Professional accountability in a sternal bone marrow aspiration: a forensic case report
Sami Bardaa1, Narjes Karray1,&, Zouhir Hammami1, Samir Maatoug1
1Department of Forensic Medicine, Habib Bourguiba University Hospital, Sfax, Tunisia
Narjes Karray, Department of Forensic Medicine, Habib Bourguiba University Hospital, Sfax, Tunisia
An aortic injury with concomitant pericardial tamponade caused by sternal bone marrow aspiration is rare. We report a case of fatal sternal bone marrow aspiration performed to a 73 year old man for the purpose of confirming the diagnosis of multiple myeloma. This puncture was followed by an injury in the aorta causing a pericardial tamponade and the death of the patient immediately after the aspiration. This paper stresses the precautions to be taken, by the operator, in certain particular situations that make the sternal bone marrow aspiration difficult and risky, and discusses the different types of operator´s liability that can be involved and their foundations.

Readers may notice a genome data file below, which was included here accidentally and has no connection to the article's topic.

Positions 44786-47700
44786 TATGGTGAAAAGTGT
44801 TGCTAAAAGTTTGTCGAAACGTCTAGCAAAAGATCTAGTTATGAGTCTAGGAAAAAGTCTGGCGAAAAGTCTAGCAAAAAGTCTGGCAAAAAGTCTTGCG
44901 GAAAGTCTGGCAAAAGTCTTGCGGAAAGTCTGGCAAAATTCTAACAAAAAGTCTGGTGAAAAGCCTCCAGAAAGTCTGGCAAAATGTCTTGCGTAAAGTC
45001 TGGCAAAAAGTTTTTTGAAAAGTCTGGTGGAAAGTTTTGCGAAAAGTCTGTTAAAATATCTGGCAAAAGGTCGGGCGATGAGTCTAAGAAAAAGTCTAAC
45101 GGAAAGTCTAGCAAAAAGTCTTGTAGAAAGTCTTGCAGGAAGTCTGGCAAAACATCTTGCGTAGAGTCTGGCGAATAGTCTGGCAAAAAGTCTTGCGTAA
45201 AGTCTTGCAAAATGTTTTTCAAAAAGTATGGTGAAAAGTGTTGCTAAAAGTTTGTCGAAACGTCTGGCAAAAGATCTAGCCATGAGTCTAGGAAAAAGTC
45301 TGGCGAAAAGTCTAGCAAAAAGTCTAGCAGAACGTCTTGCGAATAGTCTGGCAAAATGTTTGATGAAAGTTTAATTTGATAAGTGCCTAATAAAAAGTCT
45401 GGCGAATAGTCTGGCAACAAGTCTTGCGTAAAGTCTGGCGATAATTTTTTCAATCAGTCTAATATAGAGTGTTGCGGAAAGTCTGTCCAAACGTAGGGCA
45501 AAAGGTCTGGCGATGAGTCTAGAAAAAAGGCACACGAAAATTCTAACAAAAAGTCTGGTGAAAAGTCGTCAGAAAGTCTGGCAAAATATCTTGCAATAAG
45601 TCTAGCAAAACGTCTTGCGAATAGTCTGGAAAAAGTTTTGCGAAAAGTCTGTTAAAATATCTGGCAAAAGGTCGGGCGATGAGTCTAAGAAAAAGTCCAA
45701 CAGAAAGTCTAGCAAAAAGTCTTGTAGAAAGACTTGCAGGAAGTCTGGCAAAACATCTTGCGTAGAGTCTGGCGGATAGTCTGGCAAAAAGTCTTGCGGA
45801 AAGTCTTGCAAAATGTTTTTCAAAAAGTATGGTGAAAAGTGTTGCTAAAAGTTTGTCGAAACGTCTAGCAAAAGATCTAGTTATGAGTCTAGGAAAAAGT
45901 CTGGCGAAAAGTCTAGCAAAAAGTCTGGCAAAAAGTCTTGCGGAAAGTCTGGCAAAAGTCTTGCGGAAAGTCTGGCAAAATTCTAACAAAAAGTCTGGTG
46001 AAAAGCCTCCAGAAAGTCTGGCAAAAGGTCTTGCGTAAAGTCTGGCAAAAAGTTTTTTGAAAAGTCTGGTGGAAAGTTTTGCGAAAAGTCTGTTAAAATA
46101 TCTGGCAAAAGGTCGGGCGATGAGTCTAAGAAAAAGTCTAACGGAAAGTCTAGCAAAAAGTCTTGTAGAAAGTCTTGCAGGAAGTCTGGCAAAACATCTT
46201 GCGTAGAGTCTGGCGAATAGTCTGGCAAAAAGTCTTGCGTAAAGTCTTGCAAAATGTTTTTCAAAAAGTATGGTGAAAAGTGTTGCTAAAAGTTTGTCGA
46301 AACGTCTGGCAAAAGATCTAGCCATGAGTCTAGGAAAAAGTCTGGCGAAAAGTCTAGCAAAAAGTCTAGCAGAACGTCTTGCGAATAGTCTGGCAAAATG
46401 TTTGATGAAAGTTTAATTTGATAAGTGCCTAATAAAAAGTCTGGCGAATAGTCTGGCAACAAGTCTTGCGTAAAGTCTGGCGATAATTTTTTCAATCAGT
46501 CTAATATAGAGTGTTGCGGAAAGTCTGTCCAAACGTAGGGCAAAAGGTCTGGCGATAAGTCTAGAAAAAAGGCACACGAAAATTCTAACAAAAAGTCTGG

Sternal bone marrow aspiration is an important medical procedure for the diagnosis of hematological, oncological and infectious diseases or for medical therapy monitoring . It is often recommended through it is an invasive diagnostic method. As an invasive procedure, minor and major complications are described in literature. The minor complications are the local ones (bleeding and infection of puncture site). The major ones are caused by improper techniques or instrument usage. The fatal complications are due to ascendant aorta injury or the right ventricle one. Here, we report a case of fatal bone marrow aspiration following an aortic injury. The purpose of this paper is to remind the reader of the bone marrow aspiration technique, to highlight some precautions to be taken in particular situations such as the patient´s fragility. We discuss a possible liability of the operator in case of unexpected adverse effects following a sternal bone marrow aspiration.
Patient and observation